Ballinglass Evictions – 1948 Grand Slam – At Swim-Two-Birds – U2 Hall of Fame at Today in Irish History

March 13: TODAY in Irish History:

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Ireland Famine Eviction 1879

Snippets of Irish History by Conor Cunneen IrishmanSpeaks 

Conor is a Chicago based Motivational Humorous Business Speaker, Author and History buff.

WATCH: A Short History of Ireland




1846: Ballinglass Famine Evictions

Ireland Famine Eviction 1879

Famine Eviction 1879

This was an incident that highlighted vividly the injustices that Irish tenant farmers suffered during the 19th century. Many tenants were evicted for inability to pay rent during the famine, but quite often the evictions were at the ruthless whim of landlords. Over 300 people in the village of Balinglass, County Galway are evicted by their landlord a Mrs. Gerrard who wanted to use the land for grazing purposes. Following the eviction, all the housing was destroyed by army and police. The tenants slept in the ruins overnight but the next day, police and army returned to evict them permanently.

Even the London Times, never a supporter of Irish rights railed against this particular injustice.

“How often are we to be told that the common law of England sanctions injustice and furnishes the weapons of oppression? How long shall the rights of property in Ireland continue to be the wrongs of poverty and the advancement of the rich be the destruction of the poor?


1939: At Swim-Two-Birds published.

At Swim-Two-Birds, a book by Irish satirist and commentator Flann O’Brien (Brian O’Nolan) is published. In 2005, critics Lev Grossman and Richard Lacayo picked the book as one of  the 100 best English-language novels published since 1923—the publication date of the first TIME magazine.

Brian O’Nolan is of Ireland’s finest writers and satirists, but maybe not as well known as he should be. Born in Strabane, County Tyrone, he spent most of his career working in the civil service. Much of his work was published in the Irish Times  under the pseudonym Myles na gCopaleen


Eamon Morrissey: Excerpt from At Swim Two Birds by Brian O’Nolan


Flann O'Brien - one of the great irish gifts to literature


READ: Irish Times Profile of Brian O’Nolan


Eamonn Morrissey recites Brian O’Nolan’s A Pint of Plain


1944: Britain Suspends  Travel from Ireland

Britain suspends all travel from Ireland to UK. Ireland maintained neutrality during the second world war which was a major bone of contention with the allies. Axis diplomats had free passage in Ireland. A frustrated London government eventually decided to prevent entry from Ireland as it suspected Germany was using it as a launch pad for spying missions.


1948: Ireland Wins Rugby Grand Slam

Ireland wins the rugby “Grand Slam” for first time defeating England, Scotland, France and finally Wales in international test matches. It would take 61 years for Ireland to repeat the Grand Slam. Journalist Eddie Butler of The Guardian newspaper writes lovingly about the man who scored the winning try for Ireland in Belfast on that famous day John “Jack” Daly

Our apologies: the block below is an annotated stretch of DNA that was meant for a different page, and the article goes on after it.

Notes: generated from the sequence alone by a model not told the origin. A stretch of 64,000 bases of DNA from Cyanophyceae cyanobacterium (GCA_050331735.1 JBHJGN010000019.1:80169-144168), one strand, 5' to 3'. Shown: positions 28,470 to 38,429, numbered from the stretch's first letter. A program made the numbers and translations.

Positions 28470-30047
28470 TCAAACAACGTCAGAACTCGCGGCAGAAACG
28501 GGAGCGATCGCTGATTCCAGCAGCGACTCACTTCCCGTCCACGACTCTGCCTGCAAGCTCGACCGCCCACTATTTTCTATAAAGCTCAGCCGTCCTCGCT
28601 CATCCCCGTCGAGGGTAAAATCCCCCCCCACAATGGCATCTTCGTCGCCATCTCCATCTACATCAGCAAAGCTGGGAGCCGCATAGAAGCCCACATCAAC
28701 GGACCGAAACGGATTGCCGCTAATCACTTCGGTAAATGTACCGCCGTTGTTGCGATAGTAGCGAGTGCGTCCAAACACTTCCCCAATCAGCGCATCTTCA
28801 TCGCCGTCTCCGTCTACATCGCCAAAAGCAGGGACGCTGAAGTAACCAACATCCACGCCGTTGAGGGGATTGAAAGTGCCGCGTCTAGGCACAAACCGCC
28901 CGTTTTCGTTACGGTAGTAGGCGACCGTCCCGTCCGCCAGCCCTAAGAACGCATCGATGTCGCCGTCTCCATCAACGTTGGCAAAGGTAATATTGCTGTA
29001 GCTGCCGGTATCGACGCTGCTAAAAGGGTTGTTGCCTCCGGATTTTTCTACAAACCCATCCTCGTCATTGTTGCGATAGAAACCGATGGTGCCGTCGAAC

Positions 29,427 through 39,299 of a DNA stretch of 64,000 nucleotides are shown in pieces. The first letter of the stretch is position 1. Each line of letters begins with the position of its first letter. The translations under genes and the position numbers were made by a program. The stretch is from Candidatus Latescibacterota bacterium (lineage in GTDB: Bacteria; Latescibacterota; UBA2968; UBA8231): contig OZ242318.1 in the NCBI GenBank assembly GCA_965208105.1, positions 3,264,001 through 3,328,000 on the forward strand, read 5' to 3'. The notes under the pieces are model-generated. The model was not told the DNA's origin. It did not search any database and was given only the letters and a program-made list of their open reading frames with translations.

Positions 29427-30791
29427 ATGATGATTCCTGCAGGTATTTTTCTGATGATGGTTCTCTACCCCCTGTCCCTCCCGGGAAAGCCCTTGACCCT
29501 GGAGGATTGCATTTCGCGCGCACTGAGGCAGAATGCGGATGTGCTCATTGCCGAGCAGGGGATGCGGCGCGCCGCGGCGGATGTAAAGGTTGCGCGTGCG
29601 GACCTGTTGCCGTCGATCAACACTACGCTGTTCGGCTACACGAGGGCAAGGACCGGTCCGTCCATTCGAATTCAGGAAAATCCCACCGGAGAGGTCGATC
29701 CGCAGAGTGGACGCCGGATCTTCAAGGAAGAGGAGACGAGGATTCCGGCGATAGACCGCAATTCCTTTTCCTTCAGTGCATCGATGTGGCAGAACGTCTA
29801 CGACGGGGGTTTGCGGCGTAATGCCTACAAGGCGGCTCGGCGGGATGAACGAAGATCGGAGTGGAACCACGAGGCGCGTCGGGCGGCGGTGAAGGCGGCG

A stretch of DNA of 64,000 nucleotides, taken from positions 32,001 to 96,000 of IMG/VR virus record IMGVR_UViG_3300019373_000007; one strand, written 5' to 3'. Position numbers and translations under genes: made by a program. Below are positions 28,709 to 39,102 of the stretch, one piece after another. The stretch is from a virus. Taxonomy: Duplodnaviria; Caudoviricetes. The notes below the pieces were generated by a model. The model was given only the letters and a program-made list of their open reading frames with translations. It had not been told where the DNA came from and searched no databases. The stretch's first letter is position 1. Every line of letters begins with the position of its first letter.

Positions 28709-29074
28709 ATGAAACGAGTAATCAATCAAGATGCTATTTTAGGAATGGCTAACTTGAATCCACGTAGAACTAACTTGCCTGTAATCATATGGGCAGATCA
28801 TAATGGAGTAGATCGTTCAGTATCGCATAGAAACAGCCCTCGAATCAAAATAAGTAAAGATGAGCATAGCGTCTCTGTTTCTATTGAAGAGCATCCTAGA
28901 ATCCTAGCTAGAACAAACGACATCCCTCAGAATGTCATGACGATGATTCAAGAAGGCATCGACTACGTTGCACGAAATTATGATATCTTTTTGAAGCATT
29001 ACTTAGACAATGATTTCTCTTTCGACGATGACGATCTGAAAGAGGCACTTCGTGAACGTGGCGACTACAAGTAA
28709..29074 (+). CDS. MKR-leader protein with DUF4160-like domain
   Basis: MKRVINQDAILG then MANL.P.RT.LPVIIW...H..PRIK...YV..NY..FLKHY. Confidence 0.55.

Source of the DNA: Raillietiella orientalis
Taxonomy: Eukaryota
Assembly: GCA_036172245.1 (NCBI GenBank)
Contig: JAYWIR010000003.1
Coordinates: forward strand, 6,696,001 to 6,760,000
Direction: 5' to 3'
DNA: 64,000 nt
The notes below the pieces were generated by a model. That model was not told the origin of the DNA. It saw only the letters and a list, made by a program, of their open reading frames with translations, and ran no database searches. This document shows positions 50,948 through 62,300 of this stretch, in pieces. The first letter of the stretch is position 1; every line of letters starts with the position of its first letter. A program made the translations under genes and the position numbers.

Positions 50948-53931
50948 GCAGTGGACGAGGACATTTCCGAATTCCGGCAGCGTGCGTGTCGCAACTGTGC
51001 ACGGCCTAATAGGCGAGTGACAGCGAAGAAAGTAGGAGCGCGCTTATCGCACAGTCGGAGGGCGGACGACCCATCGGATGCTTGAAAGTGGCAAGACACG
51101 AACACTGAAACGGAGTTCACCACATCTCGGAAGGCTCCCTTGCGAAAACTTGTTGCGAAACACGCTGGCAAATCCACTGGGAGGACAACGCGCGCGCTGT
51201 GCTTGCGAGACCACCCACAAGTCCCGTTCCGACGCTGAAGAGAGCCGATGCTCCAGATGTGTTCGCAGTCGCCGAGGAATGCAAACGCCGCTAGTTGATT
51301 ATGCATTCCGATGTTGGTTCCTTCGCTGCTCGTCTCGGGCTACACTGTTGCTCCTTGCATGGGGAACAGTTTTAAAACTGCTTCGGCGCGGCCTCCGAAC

“The loose-head prop from Cobh, near Cork, was a rare character. “I changed next to him that game,” says Kyle. “He thumped one fist into another and shouted: ‘I’m mad to get at ’em.’ We all thought Jack was a bit mad.”

Daly was a telephone lineman working in London. He had spent the second world war lugging wireless equipment across northern Italy. Here in Northern Ireland he carried on O’Brien’s work, plus three or four Welsh defenders over the line. “If Wales don’t score again, I’ll be fucking canonised,” he shouted as he ran back. (The official quote was: “It was well worth the effort.”) Did Ireland celebrate? “I suppose we did, but quite a few of us were tee­total,” says Kyle.

Not all. Daly’s shirt on the final whistle had been ripped from his back, cut up into a hundred pieces and sold off. Back in Dublin, legend has it that he spotted a girl sporting one of those pieces and together they disappeared, “cavorting,” for a week, an absence that cost him his job. He signed for rugby league and went on to play in the 1952 Challenge Cup final for Featherstone Rovers. Oh that we could all, and not just Ireland, be defined by the lads of ’48.”


READ: Ireland Grand Slam by Guardian Journalist Eddie Butler


1960: U2 bass player Adam Clayton is born in England. His family moved to the beautiful little village of Malahide, Co. Dublin when he was five years age. He was friendly with U2’s Edge (Dave Evans) from childhood. The two would eventually form U2 with Larry Mullen and Paul Hewson (Bono).

Adam Clayton


2005: U2 Inducted to Rock n Roll Hall of Fame

On Adam Clayton’s birthday U2 are inducted into the Rock n Roll Hall of Fame by another great performer with Irish roots Bruce Springsteen.



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Want to learn more about Ireland? See these images and more in the acclaimed For the Love of Being Irish

Irish gift ideas. Best selling Irish booksRonnie Drew and Luke Kelly - Musical Irish Gifts to the worldJoyce Image in For the Love of Being IrishMichael Collins: Image from For the Love of Being Irish


This history is written by Irish author, business keynote speaker and award winning humorist IrishmanSpeaks – Conor Cunneen. If you spot any inaccuracies or wish to make a comment, please don’t hesitate to contact us via the comment button.

Visit Conor’s YouTube channel IrishmanSpeaks to Laugh and Learn.

Tags: Best Irish Gift, Creative Irish Gift, Unique Irish Gifts, Irish Books, Irish Authors, Today in Irish History TODAY IN IRISH HISTORY (published by IrishmanSpeaks)


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